Doctors have flocked to social media to voice concerns about the health of comedian Amy Schumer’s, after a recent television appearence in which her face seemed unusually swollen and puffy.

The Life & Beth star, 42, appeared Wednesday as a guest on the Tonight Show with Jimmy Fallon. 

After her slot, a clip of her discussing her love for Taylor Swift and Beyonce made the rounds on TikTok and X, formerly known as Twitter, with doctors posing the question to the public, ‘What happened to Amy’s face?’

Doctors and viewers were quick to assume that Amy is taking a steroids like prednisone and dexamethosone, which are used to treat inflammation. 

Medical professionals also suggested that Amy could have an autoimmune condition like lupus or a hormone imbalance – which can also trigger swelling.

The actress has previously been open about her struggles with endometriosis, chronic pain, and Lyme disease, all of which could lead to steroid use and swelling in the face. 

The actor has admitted to using cheek fillers in the past – a treatment known to cause puffiness if performed badly.

Amy in June 2023 during an interview, with her face noticeably less swollen

Doctors and other medical experts voiced concerns over Amy Schumer's health, as her face appeared swollen in an interview with Jimmy Fallon (here) on Wednesday

Doctors and other medical experts voiced concerns over Amy Schumer’s health, as her face appeared swollen in an interview with Jimmy Fallon (right) on Wednesday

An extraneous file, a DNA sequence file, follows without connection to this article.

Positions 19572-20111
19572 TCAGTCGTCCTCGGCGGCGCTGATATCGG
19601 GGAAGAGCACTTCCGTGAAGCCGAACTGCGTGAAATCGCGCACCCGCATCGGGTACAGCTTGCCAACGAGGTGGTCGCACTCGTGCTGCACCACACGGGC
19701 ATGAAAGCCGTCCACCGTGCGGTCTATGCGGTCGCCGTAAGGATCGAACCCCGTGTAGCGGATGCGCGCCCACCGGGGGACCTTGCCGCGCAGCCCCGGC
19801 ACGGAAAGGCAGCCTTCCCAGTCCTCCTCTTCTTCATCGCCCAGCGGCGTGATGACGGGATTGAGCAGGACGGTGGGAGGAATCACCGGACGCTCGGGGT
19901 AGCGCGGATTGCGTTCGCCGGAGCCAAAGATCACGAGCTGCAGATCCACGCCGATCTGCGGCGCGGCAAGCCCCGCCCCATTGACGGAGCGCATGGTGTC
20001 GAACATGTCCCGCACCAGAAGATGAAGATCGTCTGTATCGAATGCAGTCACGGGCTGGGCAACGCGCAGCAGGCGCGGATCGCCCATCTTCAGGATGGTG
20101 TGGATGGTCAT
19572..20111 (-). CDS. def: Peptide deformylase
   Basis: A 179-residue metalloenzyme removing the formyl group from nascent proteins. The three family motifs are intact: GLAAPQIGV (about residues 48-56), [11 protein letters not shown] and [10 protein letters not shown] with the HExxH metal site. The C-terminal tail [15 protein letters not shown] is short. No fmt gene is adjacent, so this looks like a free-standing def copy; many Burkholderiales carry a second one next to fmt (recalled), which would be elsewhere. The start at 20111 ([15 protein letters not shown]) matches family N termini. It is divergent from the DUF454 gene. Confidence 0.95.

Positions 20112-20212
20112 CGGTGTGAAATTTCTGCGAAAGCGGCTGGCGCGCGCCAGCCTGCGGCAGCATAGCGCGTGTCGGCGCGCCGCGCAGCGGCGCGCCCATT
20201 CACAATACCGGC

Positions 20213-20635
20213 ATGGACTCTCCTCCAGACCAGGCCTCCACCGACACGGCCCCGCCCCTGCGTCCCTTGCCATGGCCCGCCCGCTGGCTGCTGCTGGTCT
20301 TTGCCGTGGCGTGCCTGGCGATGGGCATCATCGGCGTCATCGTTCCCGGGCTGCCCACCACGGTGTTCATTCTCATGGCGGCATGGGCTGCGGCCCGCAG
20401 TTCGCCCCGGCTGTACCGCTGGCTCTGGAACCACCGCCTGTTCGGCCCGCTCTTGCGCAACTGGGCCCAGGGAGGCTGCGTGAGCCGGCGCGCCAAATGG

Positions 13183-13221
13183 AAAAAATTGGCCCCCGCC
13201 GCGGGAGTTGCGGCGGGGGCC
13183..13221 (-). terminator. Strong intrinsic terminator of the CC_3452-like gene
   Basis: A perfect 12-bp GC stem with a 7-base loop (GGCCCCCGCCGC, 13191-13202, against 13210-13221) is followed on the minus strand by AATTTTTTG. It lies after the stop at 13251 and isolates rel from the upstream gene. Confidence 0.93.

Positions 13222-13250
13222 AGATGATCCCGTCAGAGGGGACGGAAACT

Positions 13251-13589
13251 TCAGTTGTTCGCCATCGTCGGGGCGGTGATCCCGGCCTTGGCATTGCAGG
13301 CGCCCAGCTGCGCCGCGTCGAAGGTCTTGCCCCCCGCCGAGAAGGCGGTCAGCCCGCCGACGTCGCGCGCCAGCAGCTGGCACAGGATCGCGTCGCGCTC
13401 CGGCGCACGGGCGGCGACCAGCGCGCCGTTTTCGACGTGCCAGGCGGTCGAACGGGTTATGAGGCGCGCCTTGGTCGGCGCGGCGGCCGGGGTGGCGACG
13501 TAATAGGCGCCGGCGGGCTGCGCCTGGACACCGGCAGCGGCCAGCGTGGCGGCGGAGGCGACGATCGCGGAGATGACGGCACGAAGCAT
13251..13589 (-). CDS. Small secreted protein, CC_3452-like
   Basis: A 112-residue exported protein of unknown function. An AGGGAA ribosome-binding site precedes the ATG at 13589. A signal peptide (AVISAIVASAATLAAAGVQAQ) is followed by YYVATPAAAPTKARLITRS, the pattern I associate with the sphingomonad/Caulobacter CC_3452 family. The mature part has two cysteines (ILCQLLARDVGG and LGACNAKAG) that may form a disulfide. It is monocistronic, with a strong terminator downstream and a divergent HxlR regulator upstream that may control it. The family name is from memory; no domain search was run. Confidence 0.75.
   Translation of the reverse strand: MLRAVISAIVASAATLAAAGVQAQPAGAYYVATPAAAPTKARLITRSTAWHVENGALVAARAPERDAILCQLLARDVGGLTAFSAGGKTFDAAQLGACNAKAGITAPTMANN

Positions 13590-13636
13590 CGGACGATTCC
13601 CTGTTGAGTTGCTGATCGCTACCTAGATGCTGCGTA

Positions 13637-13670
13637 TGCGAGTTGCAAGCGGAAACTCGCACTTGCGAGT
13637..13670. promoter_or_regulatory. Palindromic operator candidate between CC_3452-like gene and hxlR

The 42-year-old comedian was pictured arriving at the NBC television studios in New York on Wednesday

The 42-year-old comedian was pictured arriving at the NBC television studios in New York on Wednesday

Dr Jebra Faushay, a gender studies academic, wrote on X, formerly Twitter: ‘I’m going to need all surgeons and doctors to weigh in here. Serious question, what happened to Amy’s face? Is it normally this size?’

Sarah Absher, a registered nurse, replied: ‘Honestly it looks like what is referred to as “moon face,” a condition associated with long term steroid use.’ 

Users pointed out the specific steroids prednisone and dexamethosone, which are used for conditions that cause inflammation, such as asthma, allergic reactions, inflammatory bowel disease, and migraines. 

These are different than anabolic steroids, which increase testosterone levels to enhance athletic performance. 

‘Moon face’ is a common side effect, which leads to the face becoming round, full, and puffy.  

Medications like prednisone are only meant to be taken for a few days at a time, as long-term use could cause adrenal insufficiency, also known as Addison’s Disease. This causes the body to not make enough of the stress hormone cortisol. 

Lisa Clark, a nurse in Miami, also noted that Amy’s swelling could be due to a cortisol imbalance. 

Even without taking steroids, a cortisol imbalance can occur due to stress or tumors pressing on the adrenal glands or the brain’s pituitary gland. 

‘I’ve also seen similiar affects in lupus,’ Ms Clark said, nothing that it is difficult to know for sure without more details on Amy’s medical history.